Japan auto-makers commit $50m to hydrogen stations
Toyota, Nissan and Honda link arms to deliver vital funding to Japan’s dream for a hydrogen society
Japan’s top three automakers have committed to spend $48.92m to subsidise the cost of operating hydrogen fuelling stations in their home nation to boost the development of cars that use the fuel.
Japan is set to miss the ambitious target of having 100 fuelling stations in place by March 2016 to help foster a hydrogen society, and only 74 stations are currently planned due to funding difficulties.
However, in a supportive move for the plan, Toyota, Nissan and Honda agreed to shoulder one-third of the cost of operating the stations, up to a limit of $89,700 per facility.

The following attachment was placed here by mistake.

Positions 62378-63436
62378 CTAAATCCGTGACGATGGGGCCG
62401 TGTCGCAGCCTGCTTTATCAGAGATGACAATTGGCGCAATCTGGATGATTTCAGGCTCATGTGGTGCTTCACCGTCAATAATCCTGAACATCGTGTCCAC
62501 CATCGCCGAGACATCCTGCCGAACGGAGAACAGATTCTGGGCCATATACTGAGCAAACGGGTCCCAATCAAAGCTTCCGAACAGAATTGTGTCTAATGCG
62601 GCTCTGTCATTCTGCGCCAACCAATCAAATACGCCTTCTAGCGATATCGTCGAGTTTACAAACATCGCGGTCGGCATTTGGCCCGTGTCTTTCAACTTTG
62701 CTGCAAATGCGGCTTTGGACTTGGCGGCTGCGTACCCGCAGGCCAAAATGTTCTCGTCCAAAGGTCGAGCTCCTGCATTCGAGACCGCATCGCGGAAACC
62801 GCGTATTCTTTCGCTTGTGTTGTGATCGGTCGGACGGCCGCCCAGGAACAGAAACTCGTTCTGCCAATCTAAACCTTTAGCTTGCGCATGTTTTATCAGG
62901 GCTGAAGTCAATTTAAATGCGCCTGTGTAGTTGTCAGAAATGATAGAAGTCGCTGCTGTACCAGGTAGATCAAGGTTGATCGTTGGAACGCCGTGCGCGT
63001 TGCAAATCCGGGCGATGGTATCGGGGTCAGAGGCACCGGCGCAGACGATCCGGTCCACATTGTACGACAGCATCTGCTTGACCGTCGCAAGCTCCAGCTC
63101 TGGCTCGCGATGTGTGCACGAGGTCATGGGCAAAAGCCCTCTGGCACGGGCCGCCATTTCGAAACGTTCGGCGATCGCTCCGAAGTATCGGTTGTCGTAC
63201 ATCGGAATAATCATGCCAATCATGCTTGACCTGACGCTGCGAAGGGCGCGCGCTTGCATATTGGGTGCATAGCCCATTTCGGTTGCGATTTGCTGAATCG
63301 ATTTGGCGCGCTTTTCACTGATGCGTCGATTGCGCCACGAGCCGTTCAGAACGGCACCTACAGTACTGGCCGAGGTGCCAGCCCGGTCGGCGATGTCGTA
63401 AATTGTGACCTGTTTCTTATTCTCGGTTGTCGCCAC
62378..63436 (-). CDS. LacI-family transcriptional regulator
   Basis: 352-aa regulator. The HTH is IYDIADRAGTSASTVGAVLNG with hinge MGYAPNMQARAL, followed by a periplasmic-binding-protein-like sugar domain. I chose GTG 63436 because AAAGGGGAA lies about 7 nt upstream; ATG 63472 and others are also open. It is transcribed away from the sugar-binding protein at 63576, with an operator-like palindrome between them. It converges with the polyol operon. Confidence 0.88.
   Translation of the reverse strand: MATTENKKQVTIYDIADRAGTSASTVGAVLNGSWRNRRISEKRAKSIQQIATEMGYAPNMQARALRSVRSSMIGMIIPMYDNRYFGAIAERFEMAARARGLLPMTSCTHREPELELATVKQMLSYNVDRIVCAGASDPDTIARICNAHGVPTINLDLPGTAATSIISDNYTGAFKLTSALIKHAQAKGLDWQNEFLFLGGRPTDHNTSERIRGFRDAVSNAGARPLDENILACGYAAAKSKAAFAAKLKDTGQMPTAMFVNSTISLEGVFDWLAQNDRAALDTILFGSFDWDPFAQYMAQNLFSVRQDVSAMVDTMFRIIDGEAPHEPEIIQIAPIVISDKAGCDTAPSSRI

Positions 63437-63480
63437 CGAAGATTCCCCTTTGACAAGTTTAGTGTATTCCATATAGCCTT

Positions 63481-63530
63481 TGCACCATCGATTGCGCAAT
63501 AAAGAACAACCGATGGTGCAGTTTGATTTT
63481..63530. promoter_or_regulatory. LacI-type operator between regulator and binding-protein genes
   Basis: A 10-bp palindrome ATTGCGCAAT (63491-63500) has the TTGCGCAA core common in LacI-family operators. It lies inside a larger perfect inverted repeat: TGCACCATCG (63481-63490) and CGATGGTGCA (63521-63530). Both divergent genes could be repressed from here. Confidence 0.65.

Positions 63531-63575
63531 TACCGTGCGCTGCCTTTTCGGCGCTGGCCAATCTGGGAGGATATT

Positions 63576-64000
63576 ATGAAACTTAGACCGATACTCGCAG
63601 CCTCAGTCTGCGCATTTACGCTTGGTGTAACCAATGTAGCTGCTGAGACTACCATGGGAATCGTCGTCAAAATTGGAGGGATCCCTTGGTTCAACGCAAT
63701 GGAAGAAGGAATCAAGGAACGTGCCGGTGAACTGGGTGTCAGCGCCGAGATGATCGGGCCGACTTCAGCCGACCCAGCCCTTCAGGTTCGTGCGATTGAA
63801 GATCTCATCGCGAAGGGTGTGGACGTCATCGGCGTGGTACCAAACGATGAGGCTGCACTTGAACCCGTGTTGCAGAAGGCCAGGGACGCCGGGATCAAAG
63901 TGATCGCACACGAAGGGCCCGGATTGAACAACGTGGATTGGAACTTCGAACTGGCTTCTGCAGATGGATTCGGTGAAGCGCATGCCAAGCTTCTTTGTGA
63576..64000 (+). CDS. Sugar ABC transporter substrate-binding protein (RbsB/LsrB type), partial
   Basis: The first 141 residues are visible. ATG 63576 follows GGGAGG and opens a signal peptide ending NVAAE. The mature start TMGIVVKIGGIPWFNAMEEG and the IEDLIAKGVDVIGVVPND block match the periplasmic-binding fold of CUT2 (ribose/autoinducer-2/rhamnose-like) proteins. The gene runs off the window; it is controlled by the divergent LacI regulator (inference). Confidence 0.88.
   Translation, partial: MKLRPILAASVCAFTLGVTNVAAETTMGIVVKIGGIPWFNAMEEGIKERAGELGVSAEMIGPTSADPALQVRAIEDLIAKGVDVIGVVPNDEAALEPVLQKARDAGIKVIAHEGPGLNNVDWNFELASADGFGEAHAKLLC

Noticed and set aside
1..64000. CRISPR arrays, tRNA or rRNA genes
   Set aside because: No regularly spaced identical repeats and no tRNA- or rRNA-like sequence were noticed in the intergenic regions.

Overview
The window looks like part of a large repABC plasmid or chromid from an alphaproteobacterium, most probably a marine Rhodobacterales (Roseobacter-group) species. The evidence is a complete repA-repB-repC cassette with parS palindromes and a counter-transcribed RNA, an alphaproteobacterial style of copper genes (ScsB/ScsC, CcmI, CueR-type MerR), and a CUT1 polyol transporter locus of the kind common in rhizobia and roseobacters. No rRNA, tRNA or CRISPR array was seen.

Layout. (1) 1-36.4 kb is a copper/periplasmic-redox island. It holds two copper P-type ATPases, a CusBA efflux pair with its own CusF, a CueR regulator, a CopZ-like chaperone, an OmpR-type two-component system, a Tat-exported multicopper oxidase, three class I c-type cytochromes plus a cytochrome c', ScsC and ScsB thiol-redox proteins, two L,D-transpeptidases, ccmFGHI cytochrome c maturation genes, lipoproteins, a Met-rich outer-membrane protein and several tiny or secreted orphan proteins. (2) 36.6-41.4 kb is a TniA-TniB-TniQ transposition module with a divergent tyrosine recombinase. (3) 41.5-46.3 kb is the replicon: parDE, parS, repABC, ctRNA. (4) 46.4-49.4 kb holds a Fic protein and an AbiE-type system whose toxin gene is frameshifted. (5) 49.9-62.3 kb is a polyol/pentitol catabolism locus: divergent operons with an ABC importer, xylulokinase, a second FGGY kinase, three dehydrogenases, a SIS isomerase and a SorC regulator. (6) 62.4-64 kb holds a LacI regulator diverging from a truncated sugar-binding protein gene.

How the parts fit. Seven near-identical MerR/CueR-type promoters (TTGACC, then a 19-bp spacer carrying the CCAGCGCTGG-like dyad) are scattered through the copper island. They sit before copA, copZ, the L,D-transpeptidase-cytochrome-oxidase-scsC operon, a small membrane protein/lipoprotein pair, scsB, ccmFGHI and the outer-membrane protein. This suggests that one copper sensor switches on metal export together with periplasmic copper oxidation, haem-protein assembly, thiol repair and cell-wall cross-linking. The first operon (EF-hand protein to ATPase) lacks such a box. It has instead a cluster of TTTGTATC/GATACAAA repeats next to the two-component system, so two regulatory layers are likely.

According to Kiyotaka Ise, senior managing officer for Toyota, the automakers will then split the cost roughly based on the number of fuel-cell vehicles each company sells.
Toyota’s Mirai, launched in December 2014, is the only fuel-cell vehicle (FCV) on sale now and production is set to be limited to 700 in the first year. However, Honda has said it will roll out an FCV by next March, while Nissan’s is due by 2017.
Each hydrogen stations cost about $5m to build and the government’s subsidy for one location is capped at around half that. Even with generous handouts, the stations are expected to be loss-making for at least the first decade, industry officials told Reuters.
The subsidies from the automakers are expected to last until 2020.